Kearstin Piper Brown, who plays the central role of the seamstress Esther in Intimate Apparel, didn’t decide at an early age to be a singer. “I’ve always been in the arts,” she told me, “but I studied ballet as a child.” And her earliest professional exposure was not to opera but to dance. “I grew up in the Washington, D.C., area, and as a Christmas gift my parents would take me to see Dance Theater of Harlem, at the Kennedy Center. That’s where I feel in love with the stage, with performing.”

Her eureka moment, however, came during a high-school-class trip to New York, to see the musical Crazy for You, on Broadway. “I remember watching those performers,” Brown said, “and thinking: I want to do that.”

Yet as an undergraduate at Spelman College, in Atlanta, Brown didn’t major in voice. “I didn’t want to be a diva. I didn’t want to known as someone who was difficult to get along with.”

Eventually, the pull of music was too strong. Brown went to graduate school, at Northwestern, to study voice, and traveled to Italy for further artistic development. There, among other repertory parts, she sang the Contessa, from Mozart’s The Marriage of Figaro, a role which she likens to her current assignment, Esther.

“The Contessa longs to be loved by her husband but doesn’t get that love in the way she wants. Esther wants to be loved by her husband, George, but it doesn’t work out.”

Esther must navigate emotional currents with two other characters: her wealthy client, Mrs. Van Buren, and a fabric salesman, Mr. Marks. “Esther,” Brown said, “makes a wonderful and complicated journey from not knowing what love feels like to having complicated relationships with several people. In the second act, the action moves quickly, and I have to make many turns. It’s an emotional challenge.”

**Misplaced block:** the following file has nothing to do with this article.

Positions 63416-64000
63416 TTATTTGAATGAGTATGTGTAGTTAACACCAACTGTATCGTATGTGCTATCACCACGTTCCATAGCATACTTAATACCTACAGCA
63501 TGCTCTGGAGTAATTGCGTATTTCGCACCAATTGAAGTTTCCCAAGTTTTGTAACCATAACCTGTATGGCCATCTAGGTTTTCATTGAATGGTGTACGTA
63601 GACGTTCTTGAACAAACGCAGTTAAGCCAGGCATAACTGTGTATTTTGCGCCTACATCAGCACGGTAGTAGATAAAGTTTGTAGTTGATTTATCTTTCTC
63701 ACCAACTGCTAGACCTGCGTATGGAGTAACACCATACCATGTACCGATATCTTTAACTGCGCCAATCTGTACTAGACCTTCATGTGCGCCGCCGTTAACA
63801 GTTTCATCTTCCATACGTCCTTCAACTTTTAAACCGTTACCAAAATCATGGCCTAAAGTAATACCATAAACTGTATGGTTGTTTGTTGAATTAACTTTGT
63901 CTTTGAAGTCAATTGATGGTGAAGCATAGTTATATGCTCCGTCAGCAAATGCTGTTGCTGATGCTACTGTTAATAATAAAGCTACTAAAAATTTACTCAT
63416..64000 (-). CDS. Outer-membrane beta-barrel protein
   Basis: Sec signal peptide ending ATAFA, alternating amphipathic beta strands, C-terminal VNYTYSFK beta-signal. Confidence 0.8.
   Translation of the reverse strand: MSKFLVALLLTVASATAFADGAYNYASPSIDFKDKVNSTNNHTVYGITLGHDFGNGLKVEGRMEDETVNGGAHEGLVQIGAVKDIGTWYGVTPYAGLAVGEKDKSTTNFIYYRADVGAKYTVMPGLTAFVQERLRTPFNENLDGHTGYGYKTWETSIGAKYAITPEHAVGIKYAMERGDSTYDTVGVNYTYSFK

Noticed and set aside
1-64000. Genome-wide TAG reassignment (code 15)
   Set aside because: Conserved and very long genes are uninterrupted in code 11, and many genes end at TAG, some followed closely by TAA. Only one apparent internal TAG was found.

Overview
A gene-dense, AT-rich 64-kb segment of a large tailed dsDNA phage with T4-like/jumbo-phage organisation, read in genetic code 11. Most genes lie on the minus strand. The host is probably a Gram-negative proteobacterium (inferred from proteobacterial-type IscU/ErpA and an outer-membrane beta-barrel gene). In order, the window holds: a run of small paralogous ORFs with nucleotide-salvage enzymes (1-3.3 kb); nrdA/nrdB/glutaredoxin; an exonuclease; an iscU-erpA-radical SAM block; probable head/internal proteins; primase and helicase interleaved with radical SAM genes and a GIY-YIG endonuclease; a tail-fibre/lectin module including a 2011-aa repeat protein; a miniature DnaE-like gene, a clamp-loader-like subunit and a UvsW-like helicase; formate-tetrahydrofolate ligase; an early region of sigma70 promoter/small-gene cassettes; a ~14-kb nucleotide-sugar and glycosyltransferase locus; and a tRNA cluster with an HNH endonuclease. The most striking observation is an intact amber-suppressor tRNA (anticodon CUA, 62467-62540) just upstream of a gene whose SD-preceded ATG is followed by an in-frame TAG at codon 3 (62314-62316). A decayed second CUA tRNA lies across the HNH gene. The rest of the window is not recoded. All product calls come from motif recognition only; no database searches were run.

Playing Esther is also a challenge vocally. Referring to Ricky Ian Gordon, the composer of Intimate Apparel, Brown said, “Ricky writes in waves and my voice has to ride them. I’m helped a lot by the text. I let the text do a lot of the work. It’s essential to make sure the text is communicated.”

Performing Esther requires Brown to weave together so many threads it’s no wonder she confessed, “This piece is the hardest thing I’ve ever done. And I’ve sung John Adams!”

In the almost two pandemic years between Brown initially doing Intimate Apparel at Lincoln Center Theater and the current run, did the singer keep Esther alive in her memory? “That was a tough one,” Brown replied. “Part of me wanted to keep the role in the forefront of my brain and part of me didn’t: we didn’t know at first if the opera would be returning, and I didn’t want to get my hopes too high by holding on too tightly to Esther.”

But once the show was back on and Brown returned to the show seriously by working with one of its pianists, Travis Bloom, she said, “I was surprised how fast most of the words returned. I still had an Esther within.”

Over the past two weeks of previews, while Intimate Apparel prepares for its opening night, Brown said the job is to go from within to without. “In real life, I’m a mom, and it feels like I’ve been pregnant with Esther for two years. It’s time to give birth.”

Brendan Lemon is the editor of